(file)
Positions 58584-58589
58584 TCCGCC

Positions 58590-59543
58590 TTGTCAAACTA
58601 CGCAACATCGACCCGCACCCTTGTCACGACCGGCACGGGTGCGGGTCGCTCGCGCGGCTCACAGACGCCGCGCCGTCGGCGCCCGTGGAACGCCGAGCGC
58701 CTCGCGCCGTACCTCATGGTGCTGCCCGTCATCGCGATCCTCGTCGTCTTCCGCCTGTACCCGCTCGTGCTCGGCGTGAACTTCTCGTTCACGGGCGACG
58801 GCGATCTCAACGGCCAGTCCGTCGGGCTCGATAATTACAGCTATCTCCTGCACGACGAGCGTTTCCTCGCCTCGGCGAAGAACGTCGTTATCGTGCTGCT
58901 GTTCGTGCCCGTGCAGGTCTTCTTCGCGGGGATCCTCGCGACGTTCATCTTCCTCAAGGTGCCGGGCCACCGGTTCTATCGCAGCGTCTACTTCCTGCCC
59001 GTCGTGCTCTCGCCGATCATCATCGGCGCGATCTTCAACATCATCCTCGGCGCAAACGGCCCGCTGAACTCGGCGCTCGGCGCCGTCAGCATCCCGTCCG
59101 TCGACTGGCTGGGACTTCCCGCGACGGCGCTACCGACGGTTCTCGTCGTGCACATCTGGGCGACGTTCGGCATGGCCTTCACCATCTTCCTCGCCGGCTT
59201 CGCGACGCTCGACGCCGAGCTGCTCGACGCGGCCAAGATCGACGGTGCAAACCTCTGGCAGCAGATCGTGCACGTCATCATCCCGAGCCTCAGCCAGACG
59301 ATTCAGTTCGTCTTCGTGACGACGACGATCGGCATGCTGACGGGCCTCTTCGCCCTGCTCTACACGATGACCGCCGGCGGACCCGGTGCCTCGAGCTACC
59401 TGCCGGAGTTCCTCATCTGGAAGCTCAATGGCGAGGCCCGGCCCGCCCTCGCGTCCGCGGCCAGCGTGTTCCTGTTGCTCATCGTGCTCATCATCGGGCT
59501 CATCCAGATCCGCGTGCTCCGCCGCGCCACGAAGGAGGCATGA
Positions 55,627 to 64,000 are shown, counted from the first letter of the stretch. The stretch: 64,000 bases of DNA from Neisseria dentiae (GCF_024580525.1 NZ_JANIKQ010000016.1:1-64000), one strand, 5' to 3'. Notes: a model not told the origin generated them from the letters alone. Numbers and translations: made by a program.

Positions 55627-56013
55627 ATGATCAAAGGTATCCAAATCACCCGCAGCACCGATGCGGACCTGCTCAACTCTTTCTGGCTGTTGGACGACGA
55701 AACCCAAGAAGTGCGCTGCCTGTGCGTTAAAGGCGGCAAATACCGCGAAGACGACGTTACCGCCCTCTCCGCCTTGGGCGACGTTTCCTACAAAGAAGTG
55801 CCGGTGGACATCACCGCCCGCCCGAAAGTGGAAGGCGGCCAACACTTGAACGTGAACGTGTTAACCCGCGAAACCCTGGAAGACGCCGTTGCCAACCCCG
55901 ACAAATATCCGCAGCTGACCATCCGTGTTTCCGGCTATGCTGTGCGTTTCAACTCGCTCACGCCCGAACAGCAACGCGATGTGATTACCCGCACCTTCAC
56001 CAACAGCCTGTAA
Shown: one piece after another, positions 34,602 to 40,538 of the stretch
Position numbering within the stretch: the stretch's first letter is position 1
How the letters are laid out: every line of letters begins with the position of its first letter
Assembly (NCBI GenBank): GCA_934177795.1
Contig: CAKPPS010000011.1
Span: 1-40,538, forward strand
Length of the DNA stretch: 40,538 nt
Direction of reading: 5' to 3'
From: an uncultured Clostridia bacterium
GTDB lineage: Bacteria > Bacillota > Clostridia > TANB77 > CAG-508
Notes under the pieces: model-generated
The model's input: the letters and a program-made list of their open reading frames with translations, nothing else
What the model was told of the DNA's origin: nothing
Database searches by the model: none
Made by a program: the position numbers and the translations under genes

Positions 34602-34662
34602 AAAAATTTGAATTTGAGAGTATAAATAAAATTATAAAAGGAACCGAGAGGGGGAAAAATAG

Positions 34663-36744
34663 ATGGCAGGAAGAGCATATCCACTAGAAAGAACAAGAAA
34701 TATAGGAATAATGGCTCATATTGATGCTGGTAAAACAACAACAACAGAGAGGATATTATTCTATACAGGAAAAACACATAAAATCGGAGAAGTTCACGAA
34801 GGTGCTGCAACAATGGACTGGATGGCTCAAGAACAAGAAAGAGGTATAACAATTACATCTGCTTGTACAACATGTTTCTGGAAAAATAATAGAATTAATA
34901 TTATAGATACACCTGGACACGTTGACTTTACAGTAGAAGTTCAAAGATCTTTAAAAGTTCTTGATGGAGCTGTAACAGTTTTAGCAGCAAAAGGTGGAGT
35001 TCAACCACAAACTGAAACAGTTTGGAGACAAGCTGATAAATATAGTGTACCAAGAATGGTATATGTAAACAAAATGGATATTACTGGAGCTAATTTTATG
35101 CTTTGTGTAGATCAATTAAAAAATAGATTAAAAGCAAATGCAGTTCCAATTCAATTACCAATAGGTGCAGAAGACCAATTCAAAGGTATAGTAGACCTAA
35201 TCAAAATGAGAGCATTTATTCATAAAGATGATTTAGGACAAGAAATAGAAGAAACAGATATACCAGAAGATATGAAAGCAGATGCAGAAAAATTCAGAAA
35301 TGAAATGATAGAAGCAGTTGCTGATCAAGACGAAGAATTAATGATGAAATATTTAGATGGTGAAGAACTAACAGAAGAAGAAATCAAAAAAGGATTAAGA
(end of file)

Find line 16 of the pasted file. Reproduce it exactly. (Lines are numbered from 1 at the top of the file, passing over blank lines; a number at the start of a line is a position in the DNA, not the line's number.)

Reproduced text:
Positions 55627-56013